This research examines the resourcing of local planning authorities in the North West of England, whether a lack of resources is impacting on growth and development, and what can be done to respond to these pressures.
The research was conducted by Arup, the global engineering, design and planning company, and commissioned by the RTPI North West region.
The research included a literature review and data analysis, a survey sent to all North West local planning authorities, telephone and face to face interviews, and focus group sessions with public and private sector participants. Over 40 organisations participated in the research.
The full report is available here, along with a research briefing. Another phase of this research was conducted in 2018 (see here).
Key messages for policy and practice
- There have been significant reductions in local planning authority budgets and staffing since 2010, with a third fewer planning staff overall, including a decrease on average of 37 per cent in planning policy staff and 27 per cent in development management staff.
- These reductions are impacting on delivery and development. Overall, the reductions in local planning authorities' budgets have resulted in increasing difficulties in both the public and private sectors, with the latter frustrated by the decline in local authority planning services in some places.
- Further, the lack of proactive plan-making due to limited capacity is likely to result in fewer projects coming forward, particularly public-private partnerships, often with a regeneration agenda.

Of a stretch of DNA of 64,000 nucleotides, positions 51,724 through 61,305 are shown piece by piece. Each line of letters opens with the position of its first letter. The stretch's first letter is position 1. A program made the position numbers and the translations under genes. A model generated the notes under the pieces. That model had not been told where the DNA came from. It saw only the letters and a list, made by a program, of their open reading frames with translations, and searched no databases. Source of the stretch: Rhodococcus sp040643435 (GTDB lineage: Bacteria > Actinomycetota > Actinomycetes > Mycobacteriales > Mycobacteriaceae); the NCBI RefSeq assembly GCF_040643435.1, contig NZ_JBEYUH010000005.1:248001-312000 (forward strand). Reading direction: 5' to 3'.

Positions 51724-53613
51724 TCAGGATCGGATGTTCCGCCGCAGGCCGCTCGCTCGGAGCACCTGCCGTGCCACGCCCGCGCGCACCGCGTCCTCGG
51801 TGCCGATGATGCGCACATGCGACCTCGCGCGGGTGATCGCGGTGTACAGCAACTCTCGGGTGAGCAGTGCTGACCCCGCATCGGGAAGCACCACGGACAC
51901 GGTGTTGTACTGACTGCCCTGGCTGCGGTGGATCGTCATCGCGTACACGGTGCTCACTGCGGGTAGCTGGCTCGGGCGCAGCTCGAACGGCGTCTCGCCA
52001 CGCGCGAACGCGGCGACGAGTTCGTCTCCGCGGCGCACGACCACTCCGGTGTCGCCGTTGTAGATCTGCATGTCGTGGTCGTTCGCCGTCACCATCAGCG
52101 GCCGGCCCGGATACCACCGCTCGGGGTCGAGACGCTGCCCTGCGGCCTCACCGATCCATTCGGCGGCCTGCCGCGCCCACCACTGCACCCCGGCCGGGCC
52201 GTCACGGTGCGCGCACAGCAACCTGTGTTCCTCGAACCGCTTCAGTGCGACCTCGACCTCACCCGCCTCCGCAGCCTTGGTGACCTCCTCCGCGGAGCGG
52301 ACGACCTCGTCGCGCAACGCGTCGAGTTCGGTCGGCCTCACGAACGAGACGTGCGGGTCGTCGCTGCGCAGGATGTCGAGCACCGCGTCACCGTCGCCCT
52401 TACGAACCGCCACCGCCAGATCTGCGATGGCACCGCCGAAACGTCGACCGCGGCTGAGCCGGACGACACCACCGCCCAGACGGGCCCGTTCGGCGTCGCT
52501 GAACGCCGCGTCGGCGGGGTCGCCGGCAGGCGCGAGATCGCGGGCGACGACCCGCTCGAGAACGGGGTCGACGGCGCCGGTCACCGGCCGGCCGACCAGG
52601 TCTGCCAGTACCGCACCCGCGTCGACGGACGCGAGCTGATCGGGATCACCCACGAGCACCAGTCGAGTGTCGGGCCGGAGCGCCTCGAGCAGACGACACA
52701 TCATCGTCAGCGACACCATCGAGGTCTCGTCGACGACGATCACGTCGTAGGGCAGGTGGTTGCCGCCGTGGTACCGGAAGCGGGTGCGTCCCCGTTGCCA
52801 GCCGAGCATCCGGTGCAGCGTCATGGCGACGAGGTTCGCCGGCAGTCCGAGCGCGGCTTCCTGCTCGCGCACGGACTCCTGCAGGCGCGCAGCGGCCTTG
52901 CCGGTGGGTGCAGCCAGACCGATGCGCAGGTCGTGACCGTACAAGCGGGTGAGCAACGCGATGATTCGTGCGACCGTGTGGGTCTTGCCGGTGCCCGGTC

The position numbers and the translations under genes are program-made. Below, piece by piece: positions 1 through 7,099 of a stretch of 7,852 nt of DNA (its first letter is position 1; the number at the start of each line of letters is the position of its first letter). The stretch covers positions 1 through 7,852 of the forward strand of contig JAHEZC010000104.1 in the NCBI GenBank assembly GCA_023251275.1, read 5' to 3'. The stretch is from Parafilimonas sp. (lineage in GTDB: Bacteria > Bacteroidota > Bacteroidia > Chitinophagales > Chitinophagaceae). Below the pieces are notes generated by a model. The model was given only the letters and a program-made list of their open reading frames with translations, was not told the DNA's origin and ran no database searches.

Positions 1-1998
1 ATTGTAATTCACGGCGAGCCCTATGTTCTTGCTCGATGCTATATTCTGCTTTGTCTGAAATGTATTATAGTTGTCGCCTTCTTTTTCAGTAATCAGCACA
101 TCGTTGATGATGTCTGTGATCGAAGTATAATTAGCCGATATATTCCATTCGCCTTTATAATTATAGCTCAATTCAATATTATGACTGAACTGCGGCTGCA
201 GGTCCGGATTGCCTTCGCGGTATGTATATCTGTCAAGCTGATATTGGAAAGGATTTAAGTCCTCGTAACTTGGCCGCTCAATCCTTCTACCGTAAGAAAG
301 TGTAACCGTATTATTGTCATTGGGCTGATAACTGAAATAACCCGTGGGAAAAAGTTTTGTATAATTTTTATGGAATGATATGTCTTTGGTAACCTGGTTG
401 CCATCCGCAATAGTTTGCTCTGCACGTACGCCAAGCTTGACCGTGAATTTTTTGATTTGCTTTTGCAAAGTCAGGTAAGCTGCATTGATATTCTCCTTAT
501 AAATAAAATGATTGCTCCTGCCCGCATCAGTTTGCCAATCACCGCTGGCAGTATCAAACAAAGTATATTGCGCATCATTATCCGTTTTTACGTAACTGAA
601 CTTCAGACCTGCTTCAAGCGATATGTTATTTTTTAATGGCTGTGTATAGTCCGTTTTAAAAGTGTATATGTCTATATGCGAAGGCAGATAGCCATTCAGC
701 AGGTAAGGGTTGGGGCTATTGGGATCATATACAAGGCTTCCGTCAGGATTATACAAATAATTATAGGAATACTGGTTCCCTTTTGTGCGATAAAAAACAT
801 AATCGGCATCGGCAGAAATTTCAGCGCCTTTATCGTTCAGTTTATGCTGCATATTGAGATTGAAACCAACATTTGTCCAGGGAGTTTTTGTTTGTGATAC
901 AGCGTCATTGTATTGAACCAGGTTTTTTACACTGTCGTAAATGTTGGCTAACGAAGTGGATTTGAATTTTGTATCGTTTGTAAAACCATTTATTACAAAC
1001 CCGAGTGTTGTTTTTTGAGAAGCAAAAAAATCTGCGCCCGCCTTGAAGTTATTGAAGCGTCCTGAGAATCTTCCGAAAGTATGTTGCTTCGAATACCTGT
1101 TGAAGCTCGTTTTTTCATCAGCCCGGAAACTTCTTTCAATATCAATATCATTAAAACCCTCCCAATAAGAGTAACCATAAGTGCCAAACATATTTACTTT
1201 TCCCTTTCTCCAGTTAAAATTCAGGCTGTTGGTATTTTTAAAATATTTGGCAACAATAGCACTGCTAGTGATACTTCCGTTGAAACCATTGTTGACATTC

- Local planning authorities have responded to these pressures in varying ways. They can be broadly characterised as either 'striving', 'surviving' or 'struggling'. In the majority of cases, local planning services are surviving on the goodwill and professional integrity of the officers, but this may not be sustainable.
- The danger now is that further reductions in budgets could exacerbate a cycle of decline in more authorities, so further impacting on delivery and development.
- At the same time, it is crucial to recognise that planning services are an increasingly significant source of income for authorities, through application fees and the New Homes Bonus. However, this positive contribution is often not reflected in the funding provided to planning services.
- A range of measures are required to enable 'striving' authorities to maintain and even improve high standards of delivery, support 'surviving' authorities who have the potential to perform better, and focus resources on 'struggling' authorities to address and reverse the causes of decline.
- Most obviously, this will require greater reinvestment in public sector planning. This could either be done directly, through local authorities prioritising reinvestment from sources of planning income, or indirectly, through drawing on support from organisations such as the Planning Advisory Service and the RTPI.
This would help to ensure that planning services are put on a more stable footing, local development is promoted, and the UK Government's priorities for planning in England, focusing on the delivery of housing and development and increasing the coverage of local plans, are realised.